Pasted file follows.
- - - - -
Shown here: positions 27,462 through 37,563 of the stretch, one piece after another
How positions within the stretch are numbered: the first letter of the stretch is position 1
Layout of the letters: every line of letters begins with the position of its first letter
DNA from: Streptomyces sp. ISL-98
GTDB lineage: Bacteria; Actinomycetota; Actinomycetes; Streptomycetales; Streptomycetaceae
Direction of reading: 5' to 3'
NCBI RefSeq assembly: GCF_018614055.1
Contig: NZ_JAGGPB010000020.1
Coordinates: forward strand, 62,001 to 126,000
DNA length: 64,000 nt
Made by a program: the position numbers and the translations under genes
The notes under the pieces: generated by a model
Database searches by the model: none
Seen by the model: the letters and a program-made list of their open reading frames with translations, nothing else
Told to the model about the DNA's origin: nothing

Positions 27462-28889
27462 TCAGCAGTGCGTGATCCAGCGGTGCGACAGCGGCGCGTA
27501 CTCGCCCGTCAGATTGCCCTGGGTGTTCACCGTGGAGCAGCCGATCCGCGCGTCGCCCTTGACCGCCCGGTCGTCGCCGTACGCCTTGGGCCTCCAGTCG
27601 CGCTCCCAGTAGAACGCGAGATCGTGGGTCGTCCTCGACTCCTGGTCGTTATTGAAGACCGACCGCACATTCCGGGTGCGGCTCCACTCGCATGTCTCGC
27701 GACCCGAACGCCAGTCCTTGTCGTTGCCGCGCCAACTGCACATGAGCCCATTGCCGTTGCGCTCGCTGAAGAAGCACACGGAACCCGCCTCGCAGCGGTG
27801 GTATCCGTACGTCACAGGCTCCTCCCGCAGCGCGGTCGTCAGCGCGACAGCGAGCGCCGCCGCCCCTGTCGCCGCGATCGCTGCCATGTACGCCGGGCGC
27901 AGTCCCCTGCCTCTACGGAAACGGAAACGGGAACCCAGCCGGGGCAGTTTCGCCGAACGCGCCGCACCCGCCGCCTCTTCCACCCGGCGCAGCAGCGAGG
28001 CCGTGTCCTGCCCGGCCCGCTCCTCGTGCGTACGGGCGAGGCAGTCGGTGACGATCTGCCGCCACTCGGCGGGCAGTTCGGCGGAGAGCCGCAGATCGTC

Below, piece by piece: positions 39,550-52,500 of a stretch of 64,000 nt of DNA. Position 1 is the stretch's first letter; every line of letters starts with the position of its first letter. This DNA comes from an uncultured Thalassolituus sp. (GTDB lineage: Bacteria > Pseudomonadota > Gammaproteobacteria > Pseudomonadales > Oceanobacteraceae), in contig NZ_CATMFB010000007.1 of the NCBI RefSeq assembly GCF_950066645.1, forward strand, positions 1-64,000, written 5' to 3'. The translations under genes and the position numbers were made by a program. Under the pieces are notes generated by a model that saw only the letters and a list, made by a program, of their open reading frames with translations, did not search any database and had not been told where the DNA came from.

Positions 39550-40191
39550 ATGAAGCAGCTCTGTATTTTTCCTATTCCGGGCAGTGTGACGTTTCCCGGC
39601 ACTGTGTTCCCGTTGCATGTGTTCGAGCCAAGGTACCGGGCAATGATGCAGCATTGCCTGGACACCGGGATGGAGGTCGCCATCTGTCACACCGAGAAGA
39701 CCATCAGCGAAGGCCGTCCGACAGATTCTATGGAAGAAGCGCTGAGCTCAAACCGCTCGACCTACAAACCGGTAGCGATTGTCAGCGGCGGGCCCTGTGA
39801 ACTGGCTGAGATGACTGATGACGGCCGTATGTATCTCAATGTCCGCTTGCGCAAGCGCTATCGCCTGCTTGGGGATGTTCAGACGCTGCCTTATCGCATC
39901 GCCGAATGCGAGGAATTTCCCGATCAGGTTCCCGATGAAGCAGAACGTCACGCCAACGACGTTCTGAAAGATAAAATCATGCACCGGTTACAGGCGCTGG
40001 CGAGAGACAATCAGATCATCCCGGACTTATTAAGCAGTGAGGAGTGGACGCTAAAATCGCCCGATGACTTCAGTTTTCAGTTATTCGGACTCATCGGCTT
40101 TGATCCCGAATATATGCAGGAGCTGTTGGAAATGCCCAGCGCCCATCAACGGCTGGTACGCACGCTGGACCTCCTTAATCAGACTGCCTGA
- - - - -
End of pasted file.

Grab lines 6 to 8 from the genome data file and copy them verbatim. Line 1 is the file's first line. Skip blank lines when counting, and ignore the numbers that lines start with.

Direction of reading: 5' to 3'
NCBI RefSeq assembly: GCF_018614055.1
Contig: NZ_JAGGPB010000020.1